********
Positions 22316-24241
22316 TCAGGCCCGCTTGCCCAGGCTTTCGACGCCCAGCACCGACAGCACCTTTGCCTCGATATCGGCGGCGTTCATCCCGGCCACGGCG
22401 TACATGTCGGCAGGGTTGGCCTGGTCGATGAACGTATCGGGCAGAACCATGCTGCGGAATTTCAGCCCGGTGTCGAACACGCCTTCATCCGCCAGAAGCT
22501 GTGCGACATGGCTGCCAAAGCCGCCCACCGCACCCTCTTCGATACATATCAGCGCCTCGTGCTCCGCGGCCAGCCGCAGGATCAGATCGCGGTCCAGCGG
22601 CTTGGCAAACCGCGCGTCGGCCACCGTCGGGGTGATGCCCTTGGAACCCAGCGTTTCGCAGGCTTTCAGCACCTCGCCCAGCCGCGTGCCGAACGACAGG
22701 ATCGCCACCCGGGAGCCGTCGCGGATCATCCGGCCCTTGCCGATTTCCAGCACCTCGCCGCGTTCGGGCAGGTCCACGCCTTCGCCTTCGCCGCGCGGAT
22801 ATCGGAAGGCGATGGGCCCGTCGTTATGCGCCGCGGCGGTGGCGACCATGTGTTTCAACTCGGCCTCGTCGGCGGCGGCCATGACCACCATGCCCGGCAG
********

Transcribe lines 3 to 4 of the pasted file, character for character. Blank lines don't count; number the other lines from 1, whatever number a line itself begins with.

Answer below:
22401 TACATGTCGGCAGGGTTGGCCTGGTCGATGAACGTATCGGGCAGAACCATGCTGCGGAATTTCAGCCCGGTGTCGAACACGCCTTCATCCGCCAGAAGCT
22501 GTGCGACATGGCTGCCAAAGCCGCCCACCGCACCCTCTTCGATACATATCAGCGCCTCGTGCTCCGCGGCCAGCCGCAGGATCAGATCGCGGTCCAGCGG